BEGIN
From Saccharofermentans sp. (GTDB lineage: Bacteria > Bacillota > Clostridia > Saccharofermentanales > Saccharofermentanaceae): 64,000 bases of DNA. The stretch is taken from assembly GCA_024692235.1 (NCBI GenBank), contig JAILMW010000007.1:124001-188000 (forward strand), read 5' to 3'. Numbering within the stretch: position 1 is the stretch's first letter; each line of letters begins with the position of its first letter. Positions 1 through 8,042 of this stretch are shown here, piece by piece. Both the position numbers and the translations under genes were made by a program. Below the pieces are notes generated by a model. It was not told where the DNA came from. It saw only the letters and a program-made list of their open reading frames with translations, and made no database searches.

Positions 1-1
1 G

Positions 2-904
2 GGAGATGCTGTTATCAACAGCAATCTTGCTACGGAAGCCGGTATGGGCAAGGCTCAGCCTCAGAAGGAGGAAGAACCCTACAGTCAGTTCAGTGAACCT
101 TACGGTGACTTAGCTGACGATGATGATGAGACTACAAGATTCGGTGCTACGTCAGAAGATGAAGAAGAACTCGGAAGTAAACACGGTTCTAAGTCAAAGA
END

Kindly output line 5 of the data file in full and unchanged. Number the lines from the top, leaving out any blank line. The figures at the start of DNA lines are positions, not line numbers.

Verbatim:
2 GGAGATGCTGTTATCAACAGCAATCTTGCTACGGAAGCCGGTATGGGCAAGGCTCAGCCTCAGAAGGAGGAAGAACCCTACAGTCAGTTCAGTGAACCT